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How the iPhone made life simple

How the iPhone made life simpler

06 Sep 2016
Peter - amaysim blogger


amaysim's Head of IT Operations

It's easy to look back at how complicated life was before smartphones.

In the nine years since the iPhones release, smartphones have become a ubiquitous part of our lives, so much so that many of the functions that our phones now quickly perform have made us forget our low-tech pasts.

But the reality is that we couldn’t even take selfies with a front-facing camera before 2010, so here’s to not taking things for granted by looking at the top life-simplifying features introduced or mastered by the iPhone.


Evolution of Mobile Phones
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[Image via]

Mobile phone design went through a seismic shift after the first iPhone because of one central feature: the touchscreen. Overnight, flip phones went out of vogue and the iPhone’s capacitive touchscreen became the golden standard of phone design (good riddance to that awkward BlackBerry keyboard).

As early as iOS 1.0 the iPhone had functioning pinch-to-zoom gestures along with inertial scrolling capabilities, and when that functionality was combined with a software keyboard no one wanted to ever go back to using a stylus.

Internet in your hand

Another major game changer had to be the fact that the iPhone transformed the way that we use the internet while out of home. By introducing a mobile version of Apple’s Safari browser, we were able to access the web in a way that we’d never done before on a phone, changing the way that we consume information forever.

Watching media, playing games and unique sensors

It was a huge deal to go from black-and-white scrolling iPods to iPhones that could show widescreen video in six years, especially because the iPhone’s ability to display books and play music, movies and television cut down on the amount of devices you had to carry around.

The iPhone also made mobile gaming much more powerful, intuitive and enjoyable with its inclusion of an accelerometer and gyroscope, features that detect the orientation of the phone by how you’re moving it. These features have revolutionised the way we use our devices, and the good news is that they’ll only get better in the years to come.

The App Store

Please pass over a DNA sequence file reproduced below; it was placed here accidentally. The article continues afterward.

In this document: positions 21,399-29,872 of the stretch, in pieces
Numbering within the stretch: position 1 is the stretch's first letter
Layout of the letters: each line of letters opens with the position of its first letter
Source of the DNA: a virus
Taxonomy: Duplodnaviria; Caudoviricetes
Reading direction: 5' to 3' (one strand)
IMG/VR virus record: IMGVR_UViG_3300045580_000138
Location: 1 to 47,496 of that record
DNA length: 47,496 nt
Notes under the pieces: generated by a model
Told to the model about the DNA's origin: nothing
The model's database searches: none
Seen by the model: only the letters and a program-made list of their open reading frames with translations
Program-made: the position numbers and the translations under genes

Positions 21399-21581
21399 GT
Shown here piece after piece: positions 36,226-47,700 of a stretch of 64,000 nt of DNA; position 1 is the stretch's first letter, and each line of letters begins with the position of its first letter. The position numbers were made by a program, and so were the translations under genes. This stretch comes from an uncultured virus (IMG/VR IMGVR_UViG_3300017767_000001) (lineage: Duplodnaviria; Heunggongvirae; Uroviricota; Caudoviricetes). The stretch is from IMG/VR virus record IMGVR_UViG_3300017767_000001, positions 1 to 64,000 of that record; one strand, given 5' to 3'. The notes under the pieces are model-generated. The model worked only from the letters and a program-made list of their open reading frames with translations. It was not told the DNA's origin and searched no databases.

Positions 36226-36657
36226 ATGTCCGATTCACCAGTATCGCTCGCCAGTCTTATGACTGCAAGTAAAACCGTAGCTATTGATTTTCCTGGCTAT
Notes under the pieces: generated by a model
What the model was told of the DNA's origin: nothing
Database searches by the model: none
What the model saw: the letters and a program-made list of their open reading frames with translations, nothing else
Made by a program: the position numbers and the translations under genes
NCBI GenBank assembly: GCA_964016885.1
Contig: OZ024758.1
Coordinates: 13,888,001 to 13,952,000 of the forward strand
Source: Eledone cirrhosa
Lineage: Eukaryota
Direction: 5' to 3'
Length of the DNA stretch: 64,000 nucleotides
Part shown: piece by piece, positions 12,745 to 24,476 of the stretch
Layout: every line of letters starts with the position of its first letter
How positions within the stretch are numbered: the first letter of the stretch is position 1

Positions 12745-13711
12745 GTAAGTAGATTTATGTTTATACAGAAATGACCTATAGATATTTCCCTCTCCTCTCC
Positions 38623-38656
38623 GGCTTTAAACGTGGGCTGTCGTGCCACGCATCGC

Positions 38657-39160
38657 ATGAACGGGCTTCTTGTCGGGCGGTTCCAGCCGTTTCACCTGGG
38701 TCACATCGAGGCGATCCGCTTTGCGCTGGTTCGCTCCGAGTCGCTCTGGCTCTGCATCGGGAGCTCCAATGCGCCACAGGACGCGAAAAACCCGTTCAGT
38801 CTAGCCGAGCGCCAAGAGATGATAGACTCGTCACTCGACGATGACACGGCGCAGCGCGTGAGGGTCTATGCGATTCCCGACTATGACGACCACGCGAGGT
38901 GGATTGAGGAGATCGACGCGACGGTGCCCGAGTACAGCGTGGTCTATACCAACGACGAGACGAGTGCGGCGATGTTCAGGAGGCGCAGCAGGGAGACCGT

iOS 2’s introduction of the App Store presented third party apps in a native, ordered and unified marketplace. This allowed thousands of new possibilities for the iPhone in an instant. The App Store experience was leaps and bounds ahead of its competitors, especially compared to older phones that required most third party applications be downloaded from disparate places on the web or, at best, clunky external app stores – seems like a major drag today, right?

Find my iPhone

Friend of the prone-to-losing, the stolen-from, and those people who just don’t ever know where they put their phone, the Find My iPhone app was introduced in iOS 3 and remains a mainstay of the device’s security features. Installing it let you send messages to your phone, make it play audio, or even wipe it all remotely using your iCloud account. It may be personal experience coming into play here, but I’d say it’s one of the best things to hit the market since sliced bread.


You might not even know what this is even though you probably look at it nearly fifty times a day: the springboard app is the name of Apple’s basic grid-layout home screen that’s now mimicked by most mobile operating systems.


In 1987 Apple released a concept video of the “Knowledge Navigator,” a digital assistant remarkably similar in spirit to what we know today as Siri. The virtual assistant that launched with iOS 5 in 2011 was able to understand naturally spoken language, solving a big problem that had plagued speech-parsing applications and leading us—whether we like it or not—into the future of AI. Sure, Siri can throw a whole lot of shade our way, but AI technology is bound to only get better from here on in, so we’ll undoubtedly start to use AI’s like Siri more with our smartphones in the future.